Every Gothic tale is a spiderweb of secrets, spun together and unwound in the course of the story.
- Secret histories. This is lost information from the past, usually lying about in paper or artwork waiting to be discovered. Most of the time, they are found in a rediscovered manuscript or long-lost letter, and serve as an alternative to the supernatural, providing a historical explanation for strange events. One example of this can be found in the chapbook "Oakcliffe Hall," in which the sole survivor finds a manuscript explaining the secret (sexual) reason for the feud that killed her family.
- Secret societies. These are shadowy doppelgangers of real life which many have viewed as a threat to the status quo. Sometimes termed 'clandestine tribunals', secret societies are a common motif in Gothic fiction. Around the time of the origins of the Gothic, there was a proliferation of secret societies, and traditions of blaming these societies were taking hold. In 1797, Augustin Barruel published Memoirs Illustrating the History of Jacobinism , blaming the Illuminati and Freemasons for the French Revolution. The paranoic notion that the mason down the street could be secretly plotting revolution, murder, or mayhem was a particularly fruitful one for Gothic novelists to exploit. An entire subgenre of the Gothic called the 'secret societies novel' (geheimbundroman) flourished in the late 1700s, including such titles as CM Wieland's Peregrinus Proteus, Jean Paul's Invisible Lodge, and Peter Will's Horrid Mysteries, which was translated from a German novel. Chapbooks of geheimbundroman include The Midnight Groan; or The Spectre of the Chapel (1808) and The Mysterious Spaniard, or the Ruins of St. Luke's Abbey (1807).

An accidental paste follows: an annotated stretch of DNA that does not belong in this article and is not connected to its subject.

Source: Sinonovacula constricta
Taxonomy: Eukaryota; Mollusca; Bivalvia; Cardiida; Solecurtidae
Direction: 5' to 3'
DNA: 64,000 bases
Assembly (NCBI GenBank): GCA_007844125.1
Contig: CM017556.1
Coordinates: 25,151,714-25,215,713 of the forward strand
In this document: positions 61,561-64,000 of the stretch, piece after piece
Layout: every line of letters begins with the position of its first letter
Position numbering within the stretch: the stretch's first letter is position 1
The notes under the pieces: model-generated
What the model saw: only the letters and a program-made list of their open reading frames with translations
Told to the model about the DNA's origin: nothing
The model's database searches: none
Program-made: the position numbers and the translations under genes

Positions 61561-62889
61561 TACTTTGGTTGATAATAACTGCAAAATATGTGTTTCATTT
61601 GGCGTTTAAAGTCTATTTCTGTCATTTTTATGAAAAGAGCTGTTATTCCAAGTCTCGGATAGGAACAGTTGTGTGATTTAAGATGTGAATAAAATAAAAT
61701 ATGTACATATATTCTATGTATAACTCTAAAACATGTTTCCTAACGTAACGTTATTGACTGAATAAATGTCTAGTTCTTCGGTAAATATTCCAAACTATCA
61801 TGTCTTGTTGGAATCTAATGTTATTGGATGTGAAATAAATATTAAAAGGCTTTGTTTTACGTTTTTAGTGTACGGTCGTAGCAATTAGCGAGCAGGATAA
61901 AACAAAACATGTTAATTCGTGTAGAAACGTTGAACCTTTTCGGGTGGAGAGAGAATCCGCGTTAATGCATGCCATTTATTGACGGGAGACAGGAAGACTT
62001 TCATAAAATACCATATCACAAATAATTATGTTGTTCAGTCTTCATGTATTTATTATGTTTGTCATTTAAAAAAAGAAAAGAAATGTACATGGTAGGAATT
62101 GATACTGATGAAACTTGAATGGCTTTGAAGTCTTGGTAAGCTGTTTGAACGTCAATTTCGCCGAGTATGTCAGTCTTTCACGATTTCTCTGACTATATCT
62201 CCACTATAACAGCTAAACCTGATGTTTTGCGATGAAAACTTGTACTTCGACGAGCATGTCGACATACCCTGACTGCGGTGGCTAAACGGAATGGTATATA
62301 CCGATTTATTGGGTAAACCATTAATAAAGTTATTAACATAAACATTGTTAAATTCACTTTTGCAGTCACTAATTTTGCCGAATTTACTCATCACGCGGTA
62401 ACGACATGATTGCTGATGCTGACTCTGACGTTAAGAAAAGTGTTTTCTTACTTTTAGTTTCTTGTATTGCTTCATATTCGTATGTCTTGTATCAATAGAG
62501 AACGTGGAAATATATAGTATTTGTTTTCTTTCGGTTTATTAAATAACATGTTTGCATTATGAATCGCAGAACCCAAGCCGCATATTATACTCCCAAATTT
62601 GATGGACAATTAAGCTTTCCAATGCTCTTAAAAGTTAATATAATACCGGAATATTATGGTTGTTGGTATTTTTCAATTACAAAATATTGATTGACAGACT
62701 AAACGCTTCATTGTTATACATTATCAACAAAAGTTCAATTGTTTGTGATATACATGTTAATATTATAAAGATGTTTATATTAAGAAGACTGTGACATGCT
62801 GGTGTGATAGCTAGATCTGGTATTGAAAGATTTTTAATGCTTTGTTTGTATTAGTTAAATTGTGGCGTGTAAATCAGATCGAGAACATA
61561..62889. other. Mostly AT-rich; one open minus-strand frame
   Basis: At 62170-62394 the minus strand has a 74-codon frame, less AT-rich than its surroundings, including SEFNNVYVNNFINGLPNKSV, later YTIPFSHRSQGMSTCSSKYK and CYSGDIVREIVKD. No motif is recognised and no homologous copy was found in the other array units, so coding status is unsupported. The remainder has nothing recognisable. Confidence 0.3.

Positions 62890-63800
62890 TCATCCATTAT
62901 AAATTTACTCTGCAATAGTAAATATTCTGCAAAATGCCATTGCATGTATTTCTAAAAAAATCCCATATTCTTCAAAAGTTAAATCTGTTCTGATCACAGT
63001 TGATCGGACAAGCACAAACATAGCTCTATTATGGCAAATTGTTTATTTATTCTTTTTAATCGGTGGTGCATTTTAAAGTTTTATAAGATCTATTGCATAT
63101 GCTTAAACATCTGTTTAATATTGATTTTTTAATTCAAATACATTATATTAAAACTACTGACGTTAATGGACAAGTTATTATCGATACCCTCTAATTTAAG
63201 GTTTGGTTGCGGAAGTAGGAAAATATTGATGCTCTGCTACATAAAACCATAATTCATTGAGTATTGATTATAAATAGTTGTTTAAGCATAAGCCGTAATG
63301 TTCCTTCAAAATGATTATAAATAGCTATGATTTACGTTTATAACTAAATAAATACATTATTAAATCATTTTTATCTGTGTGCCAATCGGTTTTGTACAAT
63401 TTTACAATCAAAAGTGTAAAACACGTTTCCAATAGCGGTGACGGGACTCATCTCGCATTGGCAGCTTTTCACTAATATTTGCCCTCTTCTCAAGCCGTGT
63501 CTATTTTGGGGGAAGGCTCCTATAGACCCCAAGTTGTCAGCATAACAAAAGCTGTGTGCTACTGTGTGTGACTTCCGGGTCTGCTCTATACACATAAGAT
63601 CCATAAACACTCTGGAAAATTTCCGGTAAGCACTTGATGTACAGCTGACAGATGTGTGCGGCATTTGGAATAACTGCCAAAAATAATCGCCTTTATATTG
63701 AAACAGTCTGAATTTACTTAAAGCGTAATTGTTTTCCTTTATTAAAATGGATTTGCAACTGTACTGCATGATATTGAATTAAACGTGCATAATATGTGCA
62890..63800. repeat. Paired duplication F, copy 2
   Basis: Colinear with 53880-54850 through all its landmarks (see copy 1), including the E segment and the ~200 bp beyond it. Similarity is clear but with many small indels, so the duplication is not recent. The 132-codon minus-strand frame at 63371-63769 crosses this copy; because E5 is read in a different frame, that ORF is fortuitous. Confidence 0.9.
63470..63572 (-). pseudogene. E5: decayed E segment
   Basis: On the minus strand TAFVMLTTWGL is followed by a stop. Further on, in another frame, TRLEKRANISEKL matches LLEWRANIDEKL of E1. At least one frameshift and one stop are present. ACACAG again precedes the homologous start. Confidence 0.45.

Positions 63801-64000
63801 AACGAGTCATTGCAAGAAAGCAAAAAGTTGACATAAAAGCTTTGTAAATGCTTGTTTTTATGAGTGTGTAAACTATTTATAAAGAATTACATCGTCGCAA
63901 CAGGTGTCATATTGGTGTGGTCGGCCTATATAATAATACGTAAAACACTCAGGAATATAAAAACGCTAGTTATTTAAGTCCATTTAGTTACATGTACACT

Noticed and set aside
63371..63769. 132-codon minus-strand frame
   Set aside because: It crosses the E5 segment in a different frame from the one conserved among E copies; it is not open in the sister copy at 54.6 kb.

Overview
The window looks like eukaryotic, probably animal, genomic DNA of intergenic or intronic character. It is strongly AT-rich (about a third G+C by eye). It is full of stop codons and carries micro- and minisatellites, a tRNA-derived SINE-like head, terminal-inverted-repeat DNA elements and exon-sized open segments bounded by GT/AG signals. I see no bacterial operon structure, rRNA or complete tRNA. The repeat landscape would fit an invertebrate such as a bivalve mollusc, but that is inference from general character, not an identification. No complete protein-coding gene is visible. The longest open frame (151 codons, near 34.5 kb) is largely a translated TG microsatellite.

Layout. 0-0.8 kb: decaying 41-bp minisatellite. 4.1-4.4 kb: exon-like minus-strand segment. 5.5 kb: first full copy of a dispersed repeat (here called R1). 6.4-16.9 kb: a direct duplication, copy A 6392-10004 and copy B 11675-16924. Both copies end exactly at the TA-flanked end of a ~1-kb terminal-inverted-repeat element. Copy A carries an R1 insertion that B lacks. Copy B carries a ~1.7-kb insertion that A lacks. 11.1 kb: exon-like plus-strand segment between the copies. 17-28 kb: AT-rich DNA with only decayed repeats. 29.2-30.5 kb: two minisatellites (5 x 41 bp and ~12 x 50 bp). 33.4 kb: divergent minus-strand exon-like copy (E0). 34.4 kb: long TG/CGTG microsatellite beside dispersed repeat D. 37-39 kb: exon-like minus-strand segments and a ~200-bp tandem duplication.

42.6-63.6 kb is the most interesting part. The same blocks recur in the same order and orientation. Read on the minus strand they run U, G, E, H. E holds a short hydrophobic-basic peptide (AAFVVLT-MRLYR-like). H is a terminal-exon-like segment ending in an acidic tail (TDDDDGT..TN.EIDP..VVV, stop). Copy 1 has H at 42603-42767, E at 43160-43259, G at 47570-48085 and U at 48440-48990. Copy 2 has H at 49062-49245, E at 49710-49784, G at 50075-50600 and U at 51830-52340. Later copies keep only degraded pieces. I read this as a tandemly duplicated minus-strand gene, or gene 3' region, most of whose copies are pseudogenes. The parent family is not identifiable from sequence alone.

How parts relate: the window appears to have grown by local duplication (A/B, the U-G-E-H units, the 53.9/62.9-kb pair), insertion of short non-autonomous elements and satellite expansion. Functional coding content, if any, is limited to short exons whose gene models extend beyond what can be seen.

- Secret identities. Matilda in The Monk is able to begin her temptation of Ambrosio because she is disguised as a boy. Theodore in Castle of Otranto appears to be a peasant boy, but is in fact the unacknowledged heir of Otranto. Schedoni in The Italian is the Count di Bruno in disguise, hiding from his crimes. Gothic identities shift; they can be changed by the church, such as when a girl becomes a nun, and is renamed after a saint, or changed by circumstances, such as the wealthy child who is sent to live with poor relatives. The Gothic places value in the truth of birth, however, over the stolen or pretended identity, and plots are not concluded until the truth comes out.
Hughes, William, David Punter, and Andrew Smith. The Encyclopedia of the Gothic . Chichester, West Sussex, UK : Wiley-Blackwell, 2013. Print.
Snodgrass, Mary Ellen. Encyclopedia of Gothic Literature . New York : Facts on File, 2005. Print.
OAKCLIFFE HALL OR THE FATAL EFFECTS OF FEUDAL QUARRELS. A Tale of the Fifteenth Century [Transcript], Sarah Scudgell Wilkinson
The Gothic Story of Courville Castle; or the Illegitimate Son, a Victim of Prejudice and Passion: Owing to the Early Impressions Inculcated with Unremitting Assiduity by an Implacable Mother Whose Resentment to Her Husband Excited Her Son to Envy, Usurpation, and Murder; but Retributive Justice at Length Restores the Right Heir to His Lawful Possessions. To Which is Added the English Earl: or the History of Robert Fitzwalter, Unknown
The Ruins of the Abbey of Fitz-Martin [Transcript], Thomas Isaac Horsley Curties
The Vindictive Monk or The Fatal Ring [Transcript], Isaac Crookenden